Payers

How CMS’s recalculated star ratings will affect Medicare Advantage insurers

Payers could receive roughly $1 billion in additional bonus payments, experts project.
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The Centers for Medicare & Medicaid Services (CMS) announced in June it would recalculate 2024 Medicare Advantage (MA) star ratings for all plans after two court rulings called into question the agency’s method for determining this year’s ratings.

The decision is estimated to cost the federal agency roughly $1 billion in additional bonus payments for insurers, according to healthcare analytics firm Cotiviti. The move comes after several large insurers laid off employees in late 2023 after their star ratings decreased.

The court rulings “potentially have far-reaching implications for the Medicare Advantage landscape, affecting not only health plans’ star ratings and revenue but also providers and beneficiaries,” Hayley Rogers and Matthew Smith, consulting actuaries at risk management and benefits firm Milliman, wrote in a June 12 white paper.

What are star ratings?

CMS uses a model that ranks MA insurance plans from one to five stars (five being the best) based on quality. The intent is to help beneficiaries compare MA plans.

Plans that receive four or five stars are eligible for bonus payments from CMS. The agency spent more than $12.8 billion on bonus payments in 2023, a 30% increase from the prior year, according to the KFF.

That extra money helps MA plans gain more members, which can in turn increase profits for insurers, as Healthcare Brew previously reported.

Some background

Many insurers saw ratings drop on their MA plans in 2023 after CMS ended “disaster” provisions from the Covid-19 pandemic.

CVS-owned Aetna previously projected it would lose up to $1 billion in 2024 due to the lower ratings, Healthcare Brew reported, and Elevance expected to lose $500 million.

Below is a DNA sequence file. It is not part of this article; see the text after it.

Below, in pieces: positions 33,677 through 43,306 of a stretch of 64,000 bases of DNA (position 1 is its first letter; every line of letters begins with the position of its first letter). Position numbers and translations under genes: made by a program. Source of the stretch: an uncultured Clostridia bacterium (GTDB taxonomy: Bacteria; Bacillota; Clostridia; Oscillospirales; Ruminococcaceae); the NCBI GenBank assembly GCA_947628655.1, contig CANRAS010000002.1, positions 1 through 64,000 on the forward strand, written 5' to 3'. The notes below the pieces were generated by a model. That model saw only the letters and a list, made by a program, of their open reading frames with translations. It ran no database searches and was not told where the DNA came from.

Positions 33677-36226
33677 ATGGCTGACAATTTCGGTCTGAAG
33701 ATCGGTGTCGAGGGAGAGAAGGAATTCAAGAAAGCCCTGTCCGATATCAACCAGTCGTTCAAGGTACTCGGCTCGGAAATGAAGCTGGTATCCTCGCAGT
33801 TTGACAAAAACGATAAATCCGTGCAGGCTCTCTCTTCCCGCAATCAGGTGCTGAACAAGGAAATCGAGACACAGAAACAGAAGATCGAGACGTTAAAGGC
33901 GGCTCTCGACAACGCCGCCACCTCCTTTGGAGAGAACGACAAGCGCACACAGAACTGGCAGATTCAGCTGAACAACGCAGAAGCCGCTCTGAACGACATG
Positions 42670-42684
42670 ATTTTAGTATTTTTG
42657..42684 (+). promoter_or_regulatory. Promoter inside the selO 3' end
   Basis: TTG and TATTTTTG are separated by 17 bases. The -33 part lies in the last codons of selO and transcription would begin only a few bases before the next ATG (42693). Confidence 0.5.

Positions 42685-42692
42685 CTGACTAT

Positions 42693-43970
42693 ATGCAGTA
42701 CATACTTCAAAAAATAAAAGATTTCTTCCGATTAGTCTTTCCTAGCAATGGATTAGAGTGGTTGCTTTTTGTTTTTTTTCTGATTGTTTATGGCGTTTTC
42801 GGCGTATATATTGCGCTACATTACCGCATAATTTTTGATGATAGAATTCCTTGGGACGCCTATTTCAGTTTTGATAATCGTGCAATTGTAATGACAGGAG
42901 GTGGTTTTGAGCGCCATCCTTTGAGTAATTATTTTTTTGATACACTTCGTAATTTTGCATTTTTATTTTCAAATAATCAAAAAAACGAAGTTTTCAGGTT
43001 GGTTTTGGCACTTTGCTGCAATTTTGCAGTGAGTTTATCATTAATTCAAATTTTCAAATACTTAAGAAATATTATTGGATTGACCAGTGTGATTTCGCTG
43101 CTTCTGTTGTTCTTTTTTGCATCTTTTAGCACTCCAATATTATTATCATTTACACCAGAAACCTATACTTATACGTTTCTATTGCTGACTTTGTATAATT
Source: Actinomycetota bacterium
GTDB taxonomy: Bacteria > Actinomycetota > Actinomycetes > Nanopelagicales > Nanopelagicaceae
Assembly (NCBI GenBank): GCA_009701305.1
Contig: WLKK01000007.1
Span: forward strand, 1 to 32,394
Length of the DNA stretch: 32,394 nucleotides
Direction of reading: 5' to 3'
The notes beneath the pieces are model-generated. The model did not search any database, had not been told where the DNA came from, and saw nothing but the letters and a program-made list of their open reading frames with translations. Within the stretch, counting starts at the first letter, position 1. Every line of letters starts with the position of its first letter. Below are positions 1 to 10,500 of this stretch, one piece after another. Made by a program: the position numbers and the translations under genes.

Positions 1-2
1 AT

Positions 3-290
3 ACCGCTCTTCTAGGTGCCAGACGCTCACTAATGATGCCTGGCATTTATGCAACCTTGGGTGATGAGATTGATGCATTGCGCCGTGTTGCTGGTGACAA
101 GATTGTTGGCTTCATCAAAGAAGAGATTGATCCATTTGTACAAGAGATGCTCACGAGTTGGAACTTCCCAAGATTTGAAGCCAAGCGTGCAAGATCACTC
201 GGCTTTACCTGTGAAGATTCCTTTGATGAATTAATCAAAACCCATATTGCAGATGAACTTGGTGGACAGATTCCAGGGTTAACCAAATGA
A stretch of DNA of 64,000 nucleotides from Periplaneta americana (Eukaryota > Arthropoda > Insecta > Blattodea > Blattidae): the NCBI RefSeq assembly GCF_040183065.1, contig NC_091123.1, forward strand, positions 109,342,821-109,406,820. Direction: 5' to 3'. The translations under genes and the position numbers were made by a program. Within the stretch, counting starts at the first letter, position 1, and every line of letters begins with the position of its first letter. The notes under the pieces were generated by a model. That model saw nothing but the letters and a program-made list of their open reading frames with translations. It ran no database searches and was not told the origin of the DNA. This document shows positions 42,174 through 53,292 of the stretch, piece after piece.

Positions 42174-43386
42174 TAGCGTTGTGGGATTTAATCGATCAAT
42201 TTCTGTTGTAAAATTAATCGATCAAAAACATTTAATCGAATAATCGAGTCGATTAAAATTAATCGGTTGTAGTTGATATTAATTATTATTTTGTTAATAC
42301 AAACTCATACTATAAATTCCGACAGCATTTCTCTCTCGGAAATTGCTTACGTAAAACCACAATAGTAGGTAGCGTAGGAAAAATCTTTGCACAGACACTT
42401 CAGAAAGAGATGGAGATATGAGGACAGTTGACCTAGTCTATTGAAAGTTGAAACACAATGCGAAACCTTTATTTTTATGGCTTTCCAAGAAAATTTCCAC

This isn’t the first time CMS has changed the method it uses to calculate star ratings, Richard Frank, a senior fellow in economic studies and director of the Center on Health Policy at the nonprofit research org Brookings, told Healthcare Brew. The agency has faced “a lot of scrutiny and a fair amount of criticism” over its calculation methods, he added.

But CMS’s decision to recalculate this year’s star ratings after insurers had already submitted bids for 2025 (which were due June 3) is “uncharted territory,” Milliman analysts wrote in the June analysis. CMS let insurers with boosted star ratings resubmit bids up to the end of the month.

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The recalculation is likely good news for many MA insurers, as it could give them “a little bit of cushion” financially, Frank said.

Plus, the move won’t negatively affect any MA plans since CMS has decided to only update the ratings for plans with scores that would improve, not those that would worsen after the recalculation.

By the numbers

CMS data published on July 2 shows that more than 60 MA plan contracts from 40 insurers gained half a star under the recalculations—with 13 insurers newly reaching the four-star threshold to qualify for bonus payments—affecting roughly 3.5 million beneficiaries, according to Milliman analysts.

Plans that got a higher score could see “significant improvements,” including “increased revenue for plans and potentially providers, and enhanced benefits for beneficiaries,” the analysts wrote.

Some insurers stand to see major increases to their 2024 bonus payments.

Scan Health Plan—one of the MA insurers that sued the US Department of Health and Human Services (HHS), which oversees CMS, over the change in how the agency calculates star ratings—is set to gain an additional $250 million from the recalculation, according to court documents.

Elevance Health, the other MA insurer that sued HHS because of the star ratings, expects to gain $310 million, according to a Securities and Exchange Commission filing.

Lisa Gill, a managing director at investment bank JP Morgan, estimated UnitedHealth will gain an extra $120 million, Aetna $29 million, and Humana $20 million, Healthcare Dive reported.

Looking ahead: There are many other factors affecting the MA landscape that insurers will need to keep a close eye on, Frank noted.

For example, he mentioned the Justice Department has announced a number of antitrust investigations, including one looking into Medicare billing practices at UnitedHealth.

“There’s a lot going on in terms of the pressures and the opportunities for the insurers,” Frank said. “I think that there are lots of other things that may be affecting the way business is conducted in MA.”

Navigate the healthcare industry

Healthcare Brew covers pharmaceutical developments, health startups, the latest tech, and how it impacts hospitals and providers to keep administrators and providers informed.